Frequency counter with PIC16F628A - [Link]
A fine-spot welder is one of the few equipment where building yourself is cheaper than buying. There are already published a lot of DIY spot welders, this one has some unique features:
It can be used in 2 welding applications: opposed and series configuration.
The construction is kept very simple.
Accurate electrode force adjustment.
It has a solid electrode holder, made of a radiator earthing clamp.
An Arduino microcontroller is used to set the weld time accurately.
Creates a double pulse which improves clamping.
The current can be reduced for welding sensitive parts.
DIY battery tab resistance fine-spot welder - [Link]
An inexpensive single board computer which connects to a composite video monitor, keyboard, and SD card by Jack Eisenmann:
I created the DUO Light as a low cost platform for hobbyists to create fun and useful software. The DUO Light is ideal for anyone who wants a low power computer with video output and keyboard input.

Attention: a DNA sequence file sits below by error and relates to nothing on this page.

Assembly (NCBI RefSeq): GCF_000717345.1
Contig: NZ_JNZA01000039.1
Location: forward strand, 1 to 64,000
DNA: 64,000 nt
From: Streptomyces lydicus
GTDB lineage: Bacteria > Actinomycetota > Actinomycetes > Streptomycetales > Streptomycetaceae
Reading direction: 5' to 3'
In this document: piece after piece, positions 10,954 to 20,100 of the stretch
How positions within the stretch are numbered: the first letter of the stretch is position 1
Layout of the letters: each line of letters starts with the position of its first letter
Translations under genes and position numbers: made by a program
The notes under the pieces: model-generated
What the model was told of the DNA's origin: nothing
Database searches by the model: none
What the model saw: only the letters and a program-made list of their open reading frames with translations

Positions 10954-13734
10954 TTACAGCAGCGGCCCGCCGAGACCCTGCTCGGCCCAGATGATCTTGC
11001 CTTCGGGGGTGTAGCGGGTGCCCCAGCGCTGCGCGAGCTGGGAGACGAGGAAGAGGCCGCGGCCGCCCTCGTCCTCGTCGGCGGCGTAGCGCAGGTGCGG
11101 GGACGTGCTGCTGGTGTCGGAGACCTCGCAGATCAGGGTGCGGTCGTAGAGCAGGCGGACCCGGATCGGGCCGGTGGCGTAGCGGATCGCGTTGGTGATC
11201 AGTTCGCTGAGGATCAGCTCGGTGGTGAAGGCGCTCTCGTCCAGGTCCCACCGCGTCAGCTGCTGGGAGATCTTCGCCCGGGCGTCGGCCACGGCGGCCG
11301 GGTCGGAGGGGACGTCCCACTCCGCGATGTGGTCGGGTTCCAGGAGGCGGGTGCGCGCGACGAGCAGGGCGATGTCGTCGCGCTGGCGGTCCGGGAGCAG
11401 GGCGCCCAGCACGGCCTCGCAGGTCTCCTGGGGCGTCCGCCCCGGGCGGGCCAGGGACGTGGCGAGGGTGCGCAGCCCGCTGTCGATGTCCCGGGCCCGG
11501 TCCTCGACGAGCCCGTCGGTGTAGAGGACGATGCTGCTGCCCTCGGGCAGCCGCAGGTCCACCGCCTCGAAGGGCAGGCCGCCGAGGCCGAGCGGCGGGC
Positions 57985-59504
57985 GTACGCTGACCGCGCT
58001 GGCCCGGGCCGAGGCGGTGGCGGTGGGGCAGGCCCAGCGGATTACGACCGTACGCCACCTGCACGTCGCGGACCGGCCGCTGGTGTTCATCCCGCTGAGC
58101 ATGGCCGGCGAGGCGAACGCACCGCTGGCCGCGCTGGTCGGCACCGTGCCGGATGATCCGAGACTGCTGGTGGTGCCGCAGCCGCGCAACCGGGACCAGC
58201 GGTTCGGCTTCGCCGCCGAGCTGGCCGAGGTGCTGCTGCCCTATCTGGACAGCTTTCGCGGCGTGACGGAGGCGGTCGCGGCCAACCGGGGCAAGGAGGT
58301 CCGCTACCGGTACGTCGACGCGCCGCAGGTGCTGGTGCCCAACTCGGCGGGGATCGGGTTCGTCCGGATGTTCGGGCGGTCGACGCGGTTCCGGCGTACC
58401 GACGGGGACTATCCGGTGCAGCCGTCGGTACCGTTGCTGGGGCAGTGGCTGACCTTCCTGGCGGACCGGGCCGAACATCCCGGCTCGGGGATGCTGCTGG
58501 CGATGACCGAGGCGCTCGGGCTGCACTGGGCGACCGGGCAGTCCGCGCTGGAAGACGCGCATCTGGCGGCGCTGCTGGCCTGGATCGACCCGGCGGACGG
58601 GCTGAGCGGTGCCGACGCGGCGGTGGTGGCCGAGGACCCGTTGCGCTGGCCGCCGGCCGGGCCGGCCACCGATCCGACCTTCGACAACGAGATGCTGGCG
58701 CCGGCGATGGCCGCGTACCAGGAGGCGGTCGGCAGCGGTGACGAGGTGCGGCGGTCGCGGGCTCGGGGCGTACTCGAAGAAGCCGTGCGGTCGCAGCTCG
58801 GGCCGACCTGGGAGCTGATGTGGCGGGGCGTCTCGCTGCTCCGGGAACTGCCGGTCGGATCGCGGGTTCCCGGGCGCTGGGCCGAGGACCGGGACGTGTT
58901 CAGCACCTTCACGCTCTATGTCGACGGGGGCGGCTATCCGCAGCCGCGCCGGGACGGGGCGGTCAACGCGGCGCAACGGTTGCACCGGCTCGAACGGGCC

The DUO Light is a hybrid of the Arduino UNO and the Raspberry Pi, but costs less than each. At the heart of the DUO Light is the ATMega328, the same microcontroller as in the Arduino UNO. This chip connects to a variety of peripheral devices, including a composite video monitor and SD card (in a similar fashion to the Raspberry Pi), PS/2 keyboard, and general purpose I/O ports. The second chip onboard is a 64 KB serial SRAM, which also connects to the ATMega328.
DUO Light Computer - [Link]
Davide Gironi writes:
DS18B20 is a programmable resolution 1-wire digital thermometer.
It has an operating temperature range of -55°C to +125°C and is accurate to ±0.5°C over the range of -10°C to +85°C.
This library is an AVR implementation to retrive temperature from DS18B20.
Built using the reference document: “Using DS18B20 digital temperature sensor on AVR microcontrollers” by Gerard Marull Paretas, 2007.
A DS18B20 1-wire digital thermometer AVR ATmega library - [Link]